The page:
Practical Support for the Changing World at Work 
Linda F. Willing
P.O. Box 148
Grand Lake, CO
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Consider This... June 2017 Issue Number 203

Is a monthly electronic newsletter which links current events and issues to the daily challenges faced by fire and emergency services managers. Current topics in the areas of leadership development, workplace diversity, change management, and conflict resolution will be discussed.

We hope that you find the information here useful and provocative.
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Upcoming Events  

Firewomen Colorado is holding a conference June 7-10 in Westminster, just north of Denver. The event will include training and networking opportunities, including hands-on training.

Now available! On the Line: Women Firefighters Tell Their Stories by Linda F. Willing. This book features interviews with over 35 women firefighters from the United States and Canada. The book is available from major online booksellers, and signed copies may be ordered through this website.


In the News

Reverse Discrimination

A recent lawsuit filed in New Jersey by a deputy fire chief is being characterized as "reverse discrimination" because the plaintiff is white and the defendant fire chief is black.

It is not the first time this term has been used to describe litigation filed by white male plaintiffs, and it certainly won't be the last. But every time I hear it, my blood pressure rises.

Why? Because from a legal standpoint, there is no such thing as reverse discrimination. Under Title VII employment law, you are either discriminated against or you're not. There is no special category for so-called reverse discrimination. Title VII says if you are experiencing employment discrimination because of race or gender, you have the right to file a complaint. The law does not say, "race other than white" or "sex other than male."

This is an important point because the use of the term "reverse discrimination" implies that there are two different legal systems out there-- one for minorities and women, and some other system for aggrieved white men. The implication is that Title VII is a law to benefit women and minorities only.

It's not true and it never has been. Since the beginning, Title VII of the 1964 Civil Rights Act has protected everyone in the workplace, because everyone is a member of a listed protected class. These categories currently include, at the federal level: race, sex, ethnicity or national origin, religion, color, age, and disability.

It's true that EEO claims for race or sex discrimination by white men are less common than other types of complaints. But they do exist, and when they are litigated, the law that determines the outcome is exactly the same as for anyone else.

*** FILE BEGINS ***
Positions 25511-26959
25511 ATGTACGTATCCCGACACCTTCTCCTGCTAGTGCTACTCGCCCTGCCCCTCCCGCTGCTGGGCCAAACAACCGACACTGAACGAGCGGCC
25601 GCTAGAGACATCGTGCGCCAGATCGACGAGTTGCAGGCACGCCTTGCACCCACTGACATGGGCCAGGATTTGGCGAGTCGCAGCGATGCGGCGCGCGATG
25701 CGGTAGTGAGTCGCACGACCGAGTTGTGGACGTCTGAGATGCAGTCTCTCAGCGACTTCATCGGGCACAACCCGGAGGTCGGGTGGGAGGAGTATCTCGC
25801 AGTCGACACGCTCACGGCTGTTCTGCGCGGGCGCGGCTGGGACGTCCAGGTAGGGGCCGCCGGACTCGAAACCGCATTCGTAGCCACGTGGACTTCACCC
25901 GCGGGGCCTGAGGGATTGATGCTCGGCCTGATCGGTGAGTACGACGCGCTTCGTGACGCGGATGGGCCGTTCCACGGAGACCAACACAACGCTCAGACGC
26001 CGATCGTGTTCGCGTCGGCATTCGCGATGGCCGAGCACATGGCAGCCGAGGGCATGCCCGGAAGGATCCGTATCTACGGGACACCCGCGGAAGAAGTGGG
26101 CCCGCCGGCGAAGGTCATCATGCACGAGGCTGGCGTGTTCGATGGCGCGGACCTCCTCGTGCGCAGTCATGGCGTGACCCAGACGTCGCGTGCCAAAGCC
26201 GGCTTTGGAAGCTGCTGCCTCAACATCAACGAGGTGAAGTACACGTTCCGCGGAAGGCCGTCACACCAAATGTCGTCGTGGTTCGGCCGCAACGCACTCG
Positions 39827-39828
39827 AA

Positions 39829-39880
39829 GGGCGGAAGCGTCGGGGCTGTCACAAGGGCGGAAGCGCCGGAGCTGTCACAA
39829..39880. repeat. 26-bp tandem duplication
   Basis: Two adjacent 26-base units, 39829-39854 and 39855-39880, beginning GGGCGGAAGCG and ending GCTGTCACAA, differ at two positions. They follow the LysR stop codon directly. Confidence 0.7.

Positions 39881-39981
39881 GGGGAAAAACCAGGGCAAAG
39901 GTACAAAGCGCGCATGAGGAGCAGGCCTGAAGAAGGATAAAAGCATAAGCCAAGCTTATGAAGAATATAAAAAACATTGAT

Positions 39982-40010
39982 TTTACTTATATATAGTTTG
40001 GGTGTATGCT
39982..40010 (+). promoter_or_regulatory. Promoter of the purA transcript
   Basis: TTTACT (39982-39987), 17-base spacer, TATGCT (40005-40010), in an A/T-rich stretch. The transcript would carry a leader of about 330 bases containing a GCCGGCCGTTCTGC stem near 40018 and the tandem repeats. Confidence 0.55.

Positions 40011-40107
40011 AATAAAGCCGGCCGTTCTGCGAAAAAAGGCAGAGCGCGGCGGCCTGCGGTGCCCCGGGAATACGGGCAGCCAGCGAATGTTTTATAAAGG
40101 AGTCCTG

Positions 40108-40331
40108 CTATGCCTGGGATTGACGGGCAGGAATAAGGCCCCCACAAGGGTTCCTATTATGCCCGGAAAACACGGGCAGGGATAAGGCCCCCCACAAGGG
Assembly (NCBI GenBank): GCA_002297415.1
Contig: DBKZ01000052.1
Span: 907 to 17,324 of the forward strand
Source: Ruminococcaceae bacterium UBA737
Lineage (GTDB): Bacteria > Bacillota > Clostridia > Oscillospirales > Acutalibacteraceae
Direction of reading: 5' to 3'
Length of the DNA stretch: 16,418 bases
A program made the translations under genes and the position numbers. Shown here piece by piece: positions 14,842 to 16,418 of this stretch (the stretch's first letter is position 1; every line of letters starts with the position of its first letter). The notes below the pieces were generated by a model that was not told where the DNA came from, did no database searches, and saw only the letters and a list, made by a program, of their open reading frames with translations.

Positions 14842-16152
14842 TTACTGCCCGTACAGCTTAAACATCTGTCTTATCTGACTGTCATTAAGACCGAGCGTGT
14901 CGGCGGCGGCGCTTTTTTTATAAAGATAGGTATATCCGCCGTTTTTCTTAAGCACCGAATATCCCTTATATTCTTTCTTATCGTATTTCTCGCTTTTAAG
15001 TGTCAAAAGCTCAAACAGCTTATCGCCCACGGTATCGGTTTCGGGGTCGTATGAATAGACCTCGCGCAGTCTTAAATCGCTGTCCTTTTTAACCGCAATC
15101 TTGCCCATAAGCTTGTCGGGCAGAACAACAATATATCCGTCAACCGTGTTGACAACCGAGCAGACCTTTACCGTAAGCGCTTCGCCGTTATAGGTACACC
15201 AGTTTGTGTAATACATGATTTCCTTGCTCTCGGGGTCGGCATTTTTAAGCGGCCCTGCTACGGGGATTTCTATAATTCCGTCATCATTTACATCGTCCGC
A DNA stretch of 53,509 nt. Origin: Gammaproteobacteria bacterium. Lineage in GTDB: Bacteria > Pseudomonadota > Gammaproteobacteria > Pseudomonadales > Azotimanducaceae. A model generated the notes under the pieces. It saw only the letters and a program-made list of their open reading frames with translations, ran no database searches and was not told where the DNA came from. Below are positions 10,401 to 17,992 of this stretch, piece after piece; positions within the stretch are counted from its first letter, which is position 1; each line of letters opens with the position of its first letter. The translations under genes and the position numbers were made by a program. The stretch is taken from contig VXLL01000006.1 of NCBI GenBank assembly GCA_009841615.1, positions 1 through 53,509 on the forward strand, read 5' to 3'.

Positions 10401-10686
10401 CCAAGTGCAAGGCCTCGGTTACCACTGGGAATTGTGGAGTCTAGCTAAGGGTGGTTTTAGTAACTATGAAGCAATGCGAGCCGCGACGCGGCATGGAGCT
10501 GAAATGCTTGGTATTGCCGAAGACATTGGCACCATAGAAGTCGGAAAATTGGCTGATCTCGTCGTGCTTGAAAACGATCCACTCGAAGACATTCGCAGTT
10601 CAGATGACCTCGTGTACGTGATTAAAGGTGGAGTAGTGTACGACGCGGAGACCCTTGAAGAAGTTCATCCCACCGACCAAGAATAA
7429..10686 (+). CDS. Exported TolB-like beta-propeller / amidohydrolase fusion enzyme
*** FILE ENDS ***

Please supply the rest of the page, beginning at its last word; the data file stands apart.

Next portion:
Source: May 11, 2017


News Brief

The West Virginia Supreme Court of Appeals recently ruled that anti-gay attacks cannot be prosecuted under the state’s hate crime law, a decision that activists said diverged from recent outcomes in gay and transgender rights cases. Federal hate crime law explicitly protects against crimes committed on the basis of sexual orientation and gender identity, but state law is not consistent in this area.

Source: The New York Times, May 12, 2017


Sexual Harassment Update

Extended Family Leave

"Harry" was an employee of a credit union who had been raised for ten years by his grandfather. When his grandfather became ill, Harry requested FMLA leave to take care of him.

His employer denied his request, saying that FMLA does not apply to grandparent relationships. Harry took the time off anyway and was subsequently fired. He later sued his employer for FMLA interference.

The district court upheld the employer's position: FMLA technically does not cover such extended family relationships. However, there is a large exception to this rule written into the law, and that is when an extended family member serves in loco parentis, as Harry said his grandfather had for him when he was a child. Then such family members are included in granting leave.

The employer did not ask about Harry's relationship to his grandfather and Harry did not offer the information. The district court ruled that it was Harry's responsibility to clarify the nature of the relationship prior to being granted leave.

On appeal, the 2nd Circuit Court disagreed. That court stated that Harry's only obligation was to provide information to his employer that indicates that FMLA "may" apply. Since extended family members are included under some circumstances, the circuit court felt that Harry had met his obligation and it was then the employer's duty to ask for details to determine applicability of leave in his case.

This case highlights the fact that FMLA may apply beyond just nuclear family relationships, and that the employee and employer share responsibility in making sure leave is fairly granted under such circumstances.

Source: HR Daily Advisor, March 8, 2017



© Linda F. Willing, 2017